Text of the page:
A First-of-Its-Kind Recreational Marijuana Bill Was Just Introduced in New Jersey
The real surprise is what this bill wouldn’t legalize, if approved.
Sean Williams (TMFUltraLong) May 28, 2017 at 11:44AM
Considering how unpopular marijuana was with the public during the mid-1990s, it’s phenomenal to take a step back and witness just how rapidly pot’s presence has grown in the United States over the past 21 years.
Marveling marijuana’s expansion
In 1996, California became the first state to legalize the use of medical cannabis for compassionate use. Since California, 27 additional states and Washington, D.C., have followed. Five new states legalized medical weed last year alone, including Pennsylvania and Ohio, which chose to do so entirely through the legislative process.
In 2012, Washington and Colorado became the first two states to legalize recreational marijuana for adult use. Since then, six additional states have legalized recreational pot, too. If not for Arizona’s recreational weed initiative falling 2% short of passing in November, it would have been a clean sweep for pot initiatives this past election.
This expansion is founded upon a fundamental shift of opinion from the public (and to some degree legislators) on marijuana. According to a Gallup poll in 2016, 60% of respondents want to see cannabis legalized nationally, which compares to just 25% in 1995. This shift also allowed North American sales of legal weed (which includes Mexico and Canada, as well as recreational and medical sales) to jump 34% last year to $6.9 billion, per ArcView Market Research.
And this expansion could be far from done in North America. Our neighbors to the north are contemplating a bill to legalize recreational weed by the summer of 2018, while Mexico’s legislature recently passed a bill to legalize medical marijuana.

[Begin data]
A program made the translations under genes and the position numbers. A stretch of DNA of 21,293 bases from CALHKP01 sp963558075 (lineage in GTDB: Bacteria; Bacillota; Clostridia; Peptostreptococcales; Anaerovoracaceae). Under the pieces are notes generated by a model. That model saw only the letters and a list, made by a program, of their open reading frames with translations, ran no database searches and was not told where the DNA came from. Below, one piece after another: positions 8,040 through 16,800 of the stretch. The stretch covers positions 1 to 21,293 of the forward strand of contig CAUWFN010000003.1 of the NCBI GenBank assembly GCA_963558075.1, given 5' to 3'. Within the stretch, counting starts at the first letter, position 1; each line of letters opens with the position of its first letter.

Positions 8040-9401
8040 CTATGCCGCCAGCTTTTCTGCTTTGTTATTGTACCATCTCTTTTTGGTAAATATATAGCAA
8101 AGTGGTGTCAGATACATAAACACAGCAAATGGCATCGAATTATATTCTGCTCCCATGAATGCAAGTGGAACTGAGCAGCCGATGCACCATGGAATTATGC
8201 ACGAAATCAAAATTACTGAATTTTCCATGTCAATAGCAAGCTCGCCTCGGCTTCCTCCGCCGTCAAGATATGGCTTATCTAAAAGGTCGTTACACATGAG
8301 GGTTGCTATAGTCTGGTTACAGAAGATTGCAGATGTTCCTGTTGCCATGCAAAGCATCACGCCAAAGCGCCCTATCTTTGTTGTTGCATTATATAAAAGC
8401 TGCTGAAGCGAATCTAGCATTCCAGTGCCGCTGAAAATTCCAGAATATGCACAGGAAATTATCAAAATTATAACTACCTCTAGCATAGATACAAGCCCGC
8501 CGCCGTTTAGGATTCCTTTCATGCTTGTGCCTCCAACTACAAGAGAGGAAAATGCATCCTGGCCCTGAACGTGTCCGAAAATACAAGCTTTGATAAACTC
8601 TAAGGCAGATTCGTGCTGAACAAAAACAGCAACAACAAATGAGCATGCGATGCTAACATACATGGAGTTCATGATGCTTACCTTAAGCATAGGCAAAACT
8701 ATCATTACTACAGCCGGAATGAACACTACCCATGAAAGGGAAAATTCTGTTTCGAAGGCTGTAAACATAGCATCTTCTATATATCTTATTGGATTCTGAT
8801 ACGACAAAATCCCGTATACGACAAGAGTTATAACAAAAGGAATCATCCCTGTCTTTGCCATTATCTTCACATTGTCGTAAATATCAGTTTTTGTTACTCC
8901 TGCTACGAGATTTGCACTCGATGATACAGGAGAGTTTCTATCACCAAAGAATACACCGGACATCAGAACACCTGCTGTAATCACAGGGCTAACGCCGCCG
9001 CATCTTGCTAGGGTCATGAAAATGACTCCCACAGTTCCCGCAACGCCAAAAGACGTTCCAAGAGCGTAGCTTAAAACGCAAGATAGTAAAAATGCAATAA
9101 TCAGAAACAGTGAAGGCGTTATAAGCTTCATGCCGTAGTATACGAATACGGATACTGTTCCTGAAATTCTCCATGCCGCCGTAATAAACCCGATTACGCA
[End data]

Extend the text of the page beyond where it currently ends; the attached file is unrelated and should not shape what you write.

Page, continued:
A first-of-its-kind recreational marijuana bill was just introduced
Within the U.S., a number of states could be readying for a run at recreational legalization in 2017 or 2018. However, one of the unlikeliest of candidates, New Jersey, just entered the picture in a big way.
A book detailing federal and state marijuana laws.
IMAGE SOURCE: GETTY IMAGES.
Last week, Sen. Nicholas Scutari (D-NJ) introduced a bill that would legalize recreational marijuana in The Garden State. Said Scutari, “It’s time to end the detrimental effect these archaic laws are having on our residents and our state.”
The move to introduce a recreational weed bill is a bit surprising given that Gov. Chris Christie (R-NJ) is one of the most ardent opponents of marijuana’s expansion. In fact, during his presidential campaign Christie alluded that federal law would have been reinstated had he won the Republican ticket and national election over the Democratic candidate. In other words, Christie would almost certainly reject a legalization initiative that gets to his desk, assuming approval in the state’s legislature.
But, Scutari also notes that he’s looking toward the future. New Jersey has a gubernatorial election this November, and plenty of Democrats are lined up in an attempt to unseat Christie. A majority of these leading candidates have voiced their willingness to legalize recreational pot if a measure were brought to their desk.
However, it’s not Scutari’s forward-thinking bill that makes it so unique — it’s what would (and wouldn’t) be legalized.
According to the bill, marijuana products would face a tax for five years ranging from 7% to 25%, and a special regulatory division known as the Division of Marijuana Enforcement would be created to oversee the industry. Adults ages 21 and over would be allowed to possess up to one ounce of cannabis, along with 16 ounces of cannabis-infused edibles, 72 ounces of marijuana tinctures, drinks, and oils, and seven grams of concentrates.
A man in a hoodie holding a home-cultivated cannabis plant.
IMAGE SOURCE: GETTY IMAGES.
Now here’s the interesting component of this bill: home cultivation would not be allowed! If passed, it would make New Jersey the first state to legalize recreational marijuana without allowing at least some legal home cultivation.
But with Christie as governor, the chances of this bill passing into law in its current form are slim-to-none.